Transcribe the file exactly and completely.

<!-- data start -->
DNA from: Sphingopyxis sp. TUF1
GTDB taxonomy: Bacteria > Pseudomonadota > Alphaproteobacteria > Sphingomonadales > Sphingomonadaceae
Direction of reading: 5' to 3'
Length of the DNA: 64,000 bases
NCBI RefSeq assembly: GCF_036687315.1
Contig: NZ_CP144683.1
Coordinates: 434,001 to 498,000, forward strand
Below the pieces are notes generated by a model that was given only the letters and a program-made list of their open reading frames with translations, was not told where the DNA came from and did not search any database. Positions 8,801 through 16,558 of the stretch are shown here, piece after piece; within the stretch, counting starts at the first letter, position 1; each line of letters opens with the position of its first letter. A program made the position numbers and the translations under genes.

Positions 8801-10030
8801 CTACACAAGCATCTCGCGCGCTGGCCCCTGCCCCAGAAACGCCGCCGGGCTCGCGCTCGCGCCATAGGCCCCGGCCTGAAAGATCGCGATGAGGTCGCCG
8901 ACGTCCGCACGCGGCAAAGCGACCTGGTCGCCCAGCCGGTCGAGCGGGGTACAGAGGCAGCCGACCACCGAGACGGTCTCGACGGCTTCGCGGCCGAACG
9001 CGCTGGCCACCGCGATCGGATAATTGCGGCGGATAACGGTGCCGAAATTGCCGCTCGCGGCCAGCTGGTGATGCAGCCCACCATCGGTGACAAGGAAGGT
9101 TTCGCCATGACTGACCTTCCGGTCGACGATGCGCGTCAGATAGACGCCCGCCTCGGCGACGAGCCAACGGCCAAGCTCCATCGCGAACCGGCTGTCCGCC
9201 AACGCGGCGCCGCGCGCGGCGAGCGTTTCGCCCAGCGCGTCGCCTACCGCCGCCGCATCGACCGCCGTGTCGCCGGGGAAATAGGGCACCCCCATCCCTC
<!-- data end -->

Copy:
DNA from: Sphingopyxis sp. TUF1
GTDB taxonomy: Bacteria > Pseudomonadota > Alphaproteobacteria > Sphingomonadales > Sphingomonadaceae
Direction of reading: 5' to 3'
Length of the DNA: 64,000 bases
NCBI RefSeq assembly: GCF_036687315.1
Contig: NZ_CP144683.1
Coordinates: 434,001 to 498,000, forward strand
Below the pieces are notes generated by a model that was given only the letters and a program-made list of their open reading frames with translations, was not told where the DNA came from and did not search any database. Positions 8,801 through 16,558 of the stretch are shown here, piece after piece; within the stretch, counting starts at the first letter, position 1; each line of letters opens with the position of its first letter. A program made the position numbers and the translations under genes.

Positions 8801-10030
8801 CTACACAAGCATCTCGCGCGCTGGCCCCTGCCCCAGAAACGCCGCCGGGCTCGCGCTCGCGCCATAGGCCCCGGCCTGAAAGATCGCGATGAGGTCGCCG
8901 ACGTCCGCACGCGGCAAAGCGACCTGGTCGCCCAGCCGGTCGAGCGGGGTACAGAGGCAGCCGACCACCGAGACGGTCTCGACGGCTTCGCGGCCGAACG
9001 CGCTGGCCACCGCGATCGGATAATTGCGGCGGATAACGGTGCCGAAATTGCCGCTCGCGGCCAGCTGGTGATGCAGCCCACCATCGGTGACAAGGAAGGT
9101 TTCGCCATGACTGACCTTCCGGTCGACGATGCGCGTCAGATAGACGCCCGCCTCGGCGACGAGCCAACGGCCAAGCTCCATCGCGAACCGGCTGTCCGCC
9201 AACGCGGCGCCGCGCGCGGCGAGCGTTTCGCCCAGCGCGTCGCCTACCGCCGCCGCATCGACCGCCGTGTCGCCGGGGAAATAGGGCACCCCCATCCCTC